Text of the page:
Whether it’s for exercise, to access certain job opportunities, or simply for fun, knowing how to swim is currently a primary necessity.
Many adults believe that their time to learn to swim has passed, but it is by no means true.
Many times we hear people say in a resigned way ‘I can’t swim’. And this with the awareness that swimming brings great benefits for adults and children. The tone of resignation is perceived as if it were a train they have now lost. However, is this really so? Is it really impossible to learn to swim as adults?
Although it is true that the best age to learn is as a child, when skills are still in development and the brain absorbs new things more easily, nobody says that you can’t learn later.
How to learn to swim as adults
First, we must get rid of shame. In fact, many people don’t sign up for swimming classes because they don’t have to endure this awkward moment.
It shouldn’t be that way. First of all, because there is nothing wrong with not knowing how to swim. And then, because everyone has their own skills. Have you ever thought about what it would be like if the person making fun of you tries to do what you excel at? This should be your thought when you are not comfortable.
After that, you will have to enroll in a course. Once done, you should consider 4 things:
- Be constant and achieve the goal of learning to swim.
- Respect the days and hours of training with no excuses.
- Give us enthusiasm and have fun while learning, taking advantage of the pros and cons. Socialize and collaborate with other participants and instructors.
- Put all your fears aside.
Take swimming lessons
First, you will have to learn various movements, such as floating and controlling breathing. Floating is natural for man since the density of our body is less than that of water. Despite this, it is not always easy.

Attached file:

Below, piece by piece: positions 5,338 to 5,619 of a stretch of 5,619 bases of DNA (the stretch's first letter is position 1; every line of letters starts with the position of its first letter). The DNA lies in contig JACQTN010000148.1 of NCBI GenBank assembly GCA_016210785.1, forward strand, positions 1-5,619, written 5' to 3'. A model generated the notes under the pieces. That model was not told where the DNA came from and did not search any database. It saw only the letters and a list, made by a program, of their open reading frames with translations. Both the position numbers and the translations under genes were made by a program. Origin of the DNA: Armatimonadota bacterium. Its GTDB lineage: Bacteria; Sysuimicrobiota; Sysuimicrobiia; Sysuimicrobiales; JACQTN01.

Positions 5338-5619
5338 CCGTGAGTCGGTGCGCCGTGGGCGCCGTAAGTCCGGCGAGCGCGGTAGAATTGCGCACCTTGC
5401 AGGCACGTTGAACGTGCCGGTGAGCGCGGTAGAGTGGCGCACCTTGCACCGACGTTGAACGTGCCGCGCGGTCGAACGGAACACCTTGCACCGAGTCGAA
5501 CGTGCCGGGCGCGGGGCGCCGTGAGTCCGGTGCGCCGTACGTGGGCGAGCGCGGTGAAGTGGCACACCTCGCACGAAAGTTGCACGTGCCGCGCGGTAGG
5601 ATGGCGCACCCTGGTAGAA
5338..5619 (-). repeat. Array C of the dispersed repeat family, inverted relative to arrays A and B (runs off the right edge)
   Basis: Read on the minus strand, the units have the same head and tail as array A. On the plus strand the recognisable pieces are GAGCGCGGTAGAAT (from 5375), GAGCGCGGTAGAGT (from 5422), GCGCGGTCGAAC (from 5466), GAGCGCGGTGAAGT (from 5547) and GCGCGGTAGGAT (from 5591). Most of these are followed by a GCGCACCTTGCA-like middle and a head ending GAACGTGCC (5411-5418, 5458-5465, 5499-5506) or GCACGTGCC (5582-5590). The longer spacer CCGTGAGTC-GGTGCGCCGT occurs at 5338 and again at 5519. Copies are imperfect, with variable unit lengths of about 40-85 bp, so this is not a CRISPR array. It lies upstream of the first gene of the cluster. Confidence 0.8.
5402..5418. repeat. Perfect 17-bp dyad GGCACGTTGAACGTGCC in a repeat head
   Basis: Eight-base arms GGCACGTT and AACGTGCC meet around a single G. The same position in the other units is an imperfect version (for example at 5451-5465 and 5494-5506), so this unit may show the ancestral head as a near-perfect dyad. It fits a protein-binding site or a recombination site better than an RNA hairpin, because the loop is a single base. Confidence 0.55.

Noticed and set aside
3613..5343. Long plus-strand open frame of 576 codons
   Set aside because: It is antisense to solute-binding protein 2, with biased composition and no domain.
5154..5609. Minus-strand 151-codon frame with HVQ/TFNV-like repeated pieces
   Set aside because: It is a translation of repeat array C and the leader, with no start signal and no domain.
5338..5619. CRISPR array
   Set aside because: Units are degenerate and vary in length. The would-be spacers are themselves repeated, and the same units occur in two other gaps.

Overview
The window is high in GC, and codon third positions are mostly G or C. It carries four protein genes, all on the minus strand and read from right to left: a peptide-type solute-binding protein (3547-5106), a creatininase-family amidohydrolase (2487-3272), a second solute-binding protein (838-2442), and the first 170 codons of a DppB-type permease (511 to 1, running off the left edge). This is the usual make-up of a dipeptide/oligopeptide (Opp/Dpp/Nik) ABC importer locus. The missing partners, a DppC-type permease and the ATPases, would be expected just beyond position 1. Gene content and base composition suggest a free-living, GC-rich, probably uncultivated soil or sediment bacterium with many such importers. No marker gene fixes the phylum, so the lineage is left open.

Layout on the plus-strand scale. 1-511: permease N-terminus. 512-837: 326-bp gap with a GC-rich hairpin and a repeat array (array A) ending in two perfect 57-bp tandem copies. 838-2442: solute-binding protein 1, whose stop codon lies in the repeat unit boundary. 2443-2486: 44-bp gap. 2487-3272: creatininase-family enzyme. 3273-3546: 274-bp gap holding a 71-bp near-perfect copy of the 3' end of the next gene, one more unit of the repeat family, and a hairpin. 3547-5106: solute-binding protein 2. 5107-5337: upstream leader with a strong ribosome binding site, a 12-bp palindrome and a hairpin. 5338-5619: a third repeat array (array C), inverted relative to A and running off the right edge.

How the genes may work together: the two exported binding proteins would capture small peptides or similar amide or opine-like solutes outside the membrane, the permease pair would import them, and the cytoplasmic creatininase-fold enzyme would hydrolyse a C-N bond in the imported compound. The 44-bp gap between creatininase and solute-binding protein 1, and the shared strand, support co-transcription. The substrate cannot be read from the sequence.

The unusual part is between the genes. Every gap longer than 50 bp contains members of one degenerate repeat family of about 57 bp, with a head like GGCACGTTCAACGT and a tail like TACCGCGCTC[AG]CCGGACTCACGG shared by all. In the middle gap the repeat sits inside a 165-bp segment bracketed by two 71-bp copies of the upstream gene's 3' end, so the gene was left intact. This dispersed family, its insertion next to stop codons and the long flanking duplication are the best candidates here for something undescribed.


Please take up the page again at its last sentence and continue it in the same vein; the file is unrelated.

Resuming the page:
To learn, follow these steps:
- Get in a shallow part of the pool.
- Inhale and control your breathing.
- Tilt your body until half the head is submerged in the water.
- With a push, raise your feet until you find yourself with your body stretched out.
- Keep your back straight and push with your abdomen down.
- Relax and exhale slowly.
This last point is fundamental to be able to float. Rather than pushing for support – which is unnecessary – you need to relax and the water will do the job for you.
Basics of swimming
In general, in the first days after initial conditioning, instructors try to teach the basics to beginners. Mainly, it’s about taking a board and practicing pushes and strokes.
Another of the activities that the instructor will propose will be familiarizing yourself with the medium. Through games, walks in the pool – where it is less deep – and other proposals, it will make everyone feel at ease.
To feel safer, you can sit on one side of the swimming pool. In the middle, you may feel exposed or at risk. This will be negative for your self-esteem and will prevent you from concentrating.
Crawl, back or chest?
Once you have achieved these goals and acquired dexterity, you can begin practicing the simplest technique little by little: the crawl. You will surely think that in two or three weeks you will swim like Michael Phelps or similar. Obviously, this will not be the case.
Probably, as you acquire basic knowledge, you will feel encouraged to practice on your own. It is always advisable to have someone next to you – and of course, even a lifeguard, if needed. Nobody is totally protected from cramps and the need to ask for help.
It is understood that you must not go to deep water where you do not touch. Likewise, don’t go to the beach to swim alone. You are a beginner: do not underestimate the dangers of open waters or deep pools.
To conclude, as in many other activities, it is important to set realistic goals. On the contrary, you would end up disappointed and frustrated in your decision to learn to swim as adults. Relax and face this personal challenge!